The Cornerstone Theatre, 17 Shaw Street
13th and 14th May 2017
Reviewed by Sandra Gibson
Photographs by Debbie Morgan
I’ve been writing this play for two years. It was first shown last year at Unity as part of their Scratch evening. I have worked with Graham (Hicks) before, on the Anfield Home Tour, and Denise (Kennedy) and I graduated from The Everyman and Playhouse Playwrights’ Programme. This play was written specifically for these two actors. Debbie Morgan
You don’t often come across plays where the main character is a skeleton but Debbie Morgan evokes the conventions of mediaeval theatre in incorporating our jaw-dropping friend, Jim. The Punter, directed by Tim Lynskey, examines the existential dilemma faced by all. Within the setting of a therapy session, the two protagonists Doc (Denise Kennedy) and The Punter (Graham Hicks) enact the painful scenario of their suffering during the ten minute talking time allocated by austerity cuts.
This sounds potentially bleak, but it isn’t. The biographies are presented with humour and a poignancy which lifts things way beyond circumstantial banality into moments of clarity and compassion. The urgency of minutes passing is stressed throughout and in no time at all our multi-tasking, guilt-driven, stressed-out therapist is subjected to the hyper-active utterances of her client, who thrusts his itchy cock in her face whilst exposing his bum to the audience. It’s a win-win situation, comedically speaking, and had the audience roaring with mirth. This cartoon-like directness is sustained in a mad car chase and in an edgy scene involving huge scissors.
It emerges that, problem for problem, there is little to distinguish the therapist from her client, despite her efforts to maintain professional distance and dignity, and this equalisation of suffering is encapsulated by a carefully choreographed danse a trois with Jim the omnipresent skeleton: so bone-white against the black set. The bony clickiness of a skeleton offers immediate visual humour, which we have all encountered in pantomimes and fairground rides, but its silent potency goes further and that is why I have maintained that Jim is the central character. What could be more central than the big issue of life’s transience and the inevitability of death and what to do in the face of such a threatened stopping? The skeleton is literally and metaphorically our life’s companion and our fate – an awkwardness that causes us to relegate it to the world of popular entertainment in order to cope.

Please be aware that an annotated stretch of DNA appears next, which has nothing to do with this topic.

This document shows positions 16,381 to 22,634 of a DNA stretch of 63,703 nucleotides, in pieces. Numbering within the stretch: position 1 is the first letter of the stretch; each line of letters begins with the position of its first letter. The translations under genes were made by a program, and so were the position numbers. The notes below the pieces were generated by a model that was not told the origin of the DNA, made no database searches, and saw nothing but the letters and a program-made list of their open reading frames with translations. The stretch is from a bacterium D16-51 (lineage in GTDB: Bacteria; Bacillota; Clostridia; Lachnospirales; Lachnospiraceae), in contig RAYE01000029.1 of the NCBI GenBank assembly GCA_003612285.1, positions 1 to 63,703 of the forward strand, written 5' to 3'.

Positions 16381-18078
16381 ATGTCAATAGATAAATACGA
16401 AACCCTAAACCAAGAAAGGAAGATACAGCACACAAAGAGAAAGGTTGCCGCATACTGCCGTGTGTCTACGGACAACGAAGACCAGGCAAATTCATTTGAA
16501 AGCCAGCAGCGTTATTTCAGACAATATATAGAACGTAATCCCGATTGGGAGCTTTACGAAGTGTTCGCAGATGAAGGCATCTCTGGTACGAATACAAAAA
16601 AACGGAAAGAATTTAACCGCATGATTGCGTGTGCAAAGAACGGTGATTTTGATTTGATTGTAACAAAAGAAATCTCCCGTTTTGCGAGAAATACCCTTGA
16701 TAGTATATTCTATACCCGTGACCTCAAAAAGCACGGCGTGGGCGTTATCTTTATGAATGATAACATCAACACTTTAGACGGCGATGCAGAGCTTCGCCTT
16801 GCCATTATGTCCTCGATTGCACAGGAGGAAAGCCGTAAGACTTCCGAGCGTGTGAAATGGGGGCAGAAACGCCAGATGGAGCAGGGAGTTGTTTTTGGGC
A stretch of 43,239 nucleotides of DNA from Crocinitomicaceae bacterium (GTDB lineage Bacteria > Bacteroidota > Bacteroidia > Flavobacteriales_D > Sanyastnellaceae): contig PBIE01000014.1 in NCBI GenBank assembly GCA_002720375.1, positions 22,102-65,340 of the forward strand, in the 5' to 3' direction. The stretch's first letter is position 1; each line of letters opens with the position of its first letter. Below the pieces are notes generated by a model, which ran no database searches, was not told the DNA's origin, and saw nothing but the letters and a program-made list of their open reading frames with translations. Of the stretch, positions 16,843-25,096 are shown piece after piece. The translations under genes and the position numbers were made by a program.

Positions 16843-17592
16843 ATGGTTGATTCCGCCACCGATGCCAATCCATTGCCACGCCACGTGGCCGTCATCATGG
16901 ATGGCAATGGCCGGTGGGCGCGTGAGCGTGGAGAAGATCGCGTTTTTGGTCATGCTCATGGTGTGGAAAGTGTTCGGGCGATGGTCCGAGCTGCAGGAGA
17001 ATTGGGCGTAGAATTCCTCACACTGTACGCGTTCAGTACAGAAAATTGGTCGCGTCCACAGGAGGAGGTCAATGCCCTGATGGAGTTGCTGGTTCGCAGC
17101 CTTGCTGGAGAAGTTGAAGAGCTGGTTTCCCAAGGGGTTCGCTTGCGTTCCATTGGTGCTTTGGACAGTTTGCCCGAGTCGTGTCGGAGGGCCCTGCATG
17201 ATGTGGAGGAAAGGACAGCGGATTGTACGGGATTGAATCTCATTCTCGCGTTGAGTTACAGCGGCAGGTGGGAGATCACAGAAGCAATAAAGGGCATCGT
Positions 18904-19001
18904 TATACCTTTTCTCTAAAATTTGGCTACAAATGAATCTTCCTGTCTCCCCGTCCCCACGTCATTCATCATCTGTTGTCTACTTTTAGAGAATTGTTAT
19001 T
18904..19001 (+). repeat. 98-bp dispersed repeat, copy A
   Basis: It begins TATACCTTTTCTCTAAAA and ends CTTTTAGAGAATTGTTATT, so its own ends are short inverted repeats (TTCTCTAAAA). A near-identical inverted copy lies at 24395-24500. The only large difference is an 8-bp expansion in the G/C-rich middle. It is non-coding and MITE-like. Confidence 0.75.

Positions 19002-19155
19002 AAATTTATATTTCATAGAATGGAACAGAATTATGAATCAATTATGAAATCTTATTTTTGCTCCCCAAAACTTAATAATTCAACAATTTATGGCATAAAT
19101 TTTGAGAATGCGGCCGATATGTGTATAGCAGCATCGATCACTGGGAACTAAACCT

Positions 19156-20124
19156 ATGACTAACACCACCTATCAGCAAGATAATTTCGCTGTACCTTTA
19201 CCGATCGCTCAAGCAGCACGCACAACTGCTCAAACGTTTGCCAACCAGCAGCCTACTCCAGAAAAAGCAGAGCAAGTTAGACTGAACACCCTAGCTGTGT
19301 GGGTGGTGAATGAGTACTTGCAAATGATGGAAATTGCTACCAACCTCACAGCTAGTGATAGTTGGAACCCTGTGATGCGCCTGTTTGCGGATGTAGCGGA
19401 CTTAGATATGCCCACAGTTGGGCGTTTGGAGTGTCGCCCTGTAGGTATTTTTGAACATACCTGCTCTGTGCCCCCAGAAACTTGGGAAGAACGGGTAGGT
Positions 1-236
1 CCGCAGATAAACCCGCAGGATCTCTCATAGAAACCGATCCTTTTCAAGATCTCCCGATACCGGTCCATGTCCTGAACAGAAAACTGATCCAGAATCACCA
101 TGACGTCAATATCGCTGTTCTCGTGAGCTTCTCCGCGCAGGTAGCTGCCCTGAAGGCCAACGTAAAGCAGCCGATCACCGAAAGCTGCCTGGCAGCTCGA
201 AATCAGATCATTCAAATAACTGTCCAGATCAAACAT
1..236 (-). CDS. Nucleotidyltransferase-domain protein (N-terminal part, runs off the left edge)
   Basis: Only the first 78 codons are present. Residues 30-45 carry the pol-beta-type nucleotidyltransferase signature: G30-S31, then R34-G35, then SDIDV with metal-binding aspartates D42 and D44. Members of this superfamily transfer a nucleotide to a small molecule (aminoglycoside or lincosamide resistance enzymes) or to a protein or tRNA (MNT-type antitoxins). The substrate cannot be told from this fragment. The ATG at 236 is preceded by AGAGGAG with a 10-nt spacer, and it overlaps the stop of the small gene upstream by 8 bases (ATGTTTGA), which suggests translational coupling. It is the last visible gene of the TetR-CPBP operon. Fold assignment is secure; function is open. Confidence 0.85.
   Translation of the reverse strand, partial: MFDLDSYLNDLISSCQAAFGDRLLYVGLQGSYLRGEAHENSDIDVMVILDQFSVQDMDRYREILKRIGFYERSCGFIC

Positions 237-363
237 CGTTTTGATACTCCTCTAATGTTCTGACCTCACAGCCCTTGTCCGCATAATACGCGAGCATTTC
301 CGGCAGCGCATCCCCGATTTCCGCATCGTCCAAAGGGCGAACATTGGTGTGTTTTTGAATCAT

This memento mori theme is economically and thoroughly established: Tony Cairns’ black and white set, with its broken lines, references the duality of existence, whilst also consolidating the austerity cuts theme. Add to that the presence of a crucifix; the threat of the enormous scissors; time ticking away in ten minute sessions; an ominous knocking at the door; life’s car-share with the forces of misrule; Doc’s stethoscope measuring the internal rhythms of life and, phew! you have enough vanitas symbols to petrify a congregation of sinners.
And all brought up to date by that modern thief of everyone’s time: the computer screen.
The play juxtaposes Doc’s exaggerated attachment to slim Jim (and to that most desiccated biscuit, the cream cracker) with The Punter’s embracing of the natural world and the meditative calm of carp fishing. He has rejected the conventional medical wisdom of mind-numbing remedies; will his therapist find her own way of rescuing her fragile sanity – of embracing the life that is so fleeting? What effect will each have on the other?
Performance was a tour de force for the two actors; both were onstage for virtually all the time and there was nowhere to hide. It was a physically exacting piece: well-choreographed, performed unfalteringly, with generosity of energy, and expressed in the vivacious language (“letting your pain take a piss”) we have come to expect from Debbie Morgan. The intimacy of the small, packed theatre added to the claustrophobia of the world of the play and made it possible to enjoy the facial expressions of the actors as well as feel their energy. Debbie Morgan has used the contemporary world of scything austerity cuts (“our NHS is down to its bare bones” she wrote recently) to resonate with the helter-skelter ride to austere death. And that’s what art should do: speak of life and death and the morality of good decision-making, whilst also reflecting the current pre-occupations of the writer’s time of living. If you missed it first time round, be sure to get your tickets for the Unity Theatre performances in autumn (Friday 8th and Saturday 9th September 2017).
The Punter is funny and rude; thought-provoking and life-enhancing.